Vice President, Operations
What is ATO in Cybersecurity?Authorization to Operate (ATO) is the formal decision by a senior Federal official or officials. This decision grants approval for the operation of an information system while explicitly acknowledging and accepting the associated risks to various aspects, including agency operations, mission, functions, image, reputation, agency assets, other organizations, and the Nation as a whole. The granting of an ATO is contingent upon successfully implementing a predefined set of security and privacy controls. It is important to note that the authorization concept extends to common controls inherited by agency information systems, further emphasizing the critical role of security controls in this process. Now, let’s delve into the steps that make up the ATO process.
Breaking Down the ATO Activities of the Authorization Step in the NIST Risk Management Framework (RFM) ProcessATO is comprehensively outlined within Step 6 of the RMF process (NIST SP 800-37 rev 2 Risk Management Framework for Information Systems and Organizations: A System Life Cycle Approach for Security and Privacy): Authorization Step – Risk-based Decisions (NIST SP 800-39 Managing Information Security Risk). It’s a pivotal step in the RMF process, as it determines whether a system is authorized to operate based on its security posture and compliance with established security controls and standards. The Authorized Official’s (AO’s) involvement and the Authorization Decision Document issuance are critical elements of this process. In the Federal/DoD, these steps within the ATO process are instrumental in ensuring that their information systems operate securely, uphold national defense priorities, and protect sensitive data from adversaries seeking to exploit vulnerabilities.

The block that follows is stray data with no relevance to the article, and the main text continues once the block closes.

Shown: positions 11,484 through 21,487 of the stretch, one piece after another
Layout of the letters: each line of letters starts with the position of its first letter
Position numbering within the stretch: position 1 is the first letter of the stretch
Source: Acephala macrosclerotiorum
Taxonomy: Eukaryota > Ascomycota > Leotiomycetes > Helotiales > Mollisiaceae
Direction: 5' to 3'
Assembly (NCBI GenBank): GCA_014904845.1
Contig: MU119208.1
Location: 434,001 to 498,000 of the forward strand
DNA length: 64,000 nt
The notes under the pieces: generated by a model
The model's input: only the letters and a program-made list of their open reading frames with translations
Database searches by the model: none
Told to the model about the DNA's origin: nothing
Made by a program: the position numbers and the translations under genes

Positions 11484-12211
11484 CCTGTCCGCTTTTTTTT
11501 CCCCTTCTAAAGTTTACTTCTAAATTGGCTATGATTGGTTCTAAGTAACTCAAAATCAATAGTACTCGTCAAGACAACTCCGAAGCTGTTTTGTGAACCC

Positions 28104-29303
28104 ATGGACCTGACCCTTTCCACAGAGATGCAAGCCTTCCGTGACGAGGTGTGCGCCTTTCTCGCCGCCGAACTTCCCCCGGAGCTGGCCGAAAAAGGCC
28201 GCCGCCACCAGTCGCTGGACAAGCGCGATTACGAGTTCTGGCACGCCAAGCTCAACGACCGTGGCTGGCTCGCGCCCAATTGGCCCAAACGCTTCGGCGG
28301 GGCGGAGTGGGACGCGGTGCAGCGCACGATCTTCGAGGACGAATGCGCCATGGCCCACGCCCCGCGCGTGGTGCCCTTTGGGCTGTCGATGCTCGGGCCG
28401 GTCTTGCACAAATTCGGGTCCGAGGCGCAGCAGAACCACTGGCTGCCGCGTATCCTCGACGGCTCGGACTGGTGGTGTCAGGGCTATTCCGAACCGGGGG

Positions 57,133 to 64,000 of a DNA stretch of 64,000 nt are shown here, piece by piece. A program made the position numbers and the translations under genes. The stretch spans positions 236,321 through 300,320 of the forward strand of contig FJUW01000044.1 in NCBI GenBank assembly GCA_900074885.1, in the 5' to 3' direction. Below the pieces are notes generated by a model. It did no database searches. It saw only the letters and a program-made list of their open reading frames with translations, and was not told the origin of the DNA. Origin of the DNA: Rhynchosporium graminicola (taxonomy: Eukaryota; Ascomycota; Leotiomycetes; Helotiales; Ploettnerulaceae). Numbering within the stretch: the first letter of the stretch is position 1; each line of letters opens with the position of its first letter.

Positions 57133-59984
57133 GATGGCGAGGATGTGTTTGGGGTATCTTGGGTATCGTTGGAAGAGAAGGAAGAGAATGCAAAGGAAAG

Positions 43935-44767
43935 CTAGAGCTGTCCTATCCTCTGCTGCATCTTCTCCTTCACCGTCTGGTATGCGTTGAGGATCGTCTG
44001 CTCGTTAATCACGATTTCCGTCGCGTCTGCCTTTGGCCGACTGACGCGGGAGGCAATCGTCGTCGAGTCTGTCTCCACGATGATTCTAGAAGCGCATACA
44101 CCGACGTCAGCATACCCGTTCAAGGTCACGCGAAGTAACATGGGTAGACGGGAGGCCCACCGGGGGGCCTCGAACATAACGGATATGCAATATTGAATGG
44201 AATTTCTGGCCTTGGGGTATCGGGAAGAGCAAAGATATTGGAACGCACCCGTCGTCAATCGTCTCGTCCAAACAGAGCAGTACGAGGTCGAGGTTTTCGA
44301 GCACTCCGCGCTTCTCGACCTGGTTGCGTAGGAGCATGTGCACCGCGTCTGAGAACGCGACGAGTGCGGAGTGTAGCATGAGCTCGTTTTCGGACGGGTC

Authority to Operate (ATO) Activities include:1. Prepare Authorization Package 2. Authorization Package Submission 3. Authorize Decision 4. Authorization Decision Document 5. Continuous Monitoring of Security Controls 6. Reauthorization Each activity needs to be meticulously executed to ensure the utmost security and compliance. It’s time to break it down:
Step 1: Prepare Authorization PackageAs a cornerstone of the (RMF), the significance of this step cannot be overstated, as the Authorization Package becomes the foundation upon which the entire authorization process rests. It is also the primary reference point for the Authorizing Official (AO) to make informed decisions regarding system authorization within the Federal Government. During this phase, the organization compiles a comprehensive authorization package. But, the Authorization Package is more than just a collection of documents. It encompasses an in-depth analysis of the system’s security posture, including its alignment with DoD-specific directives and policies. What’s inside the Authorization Package? At a minimum, the authorization package includes: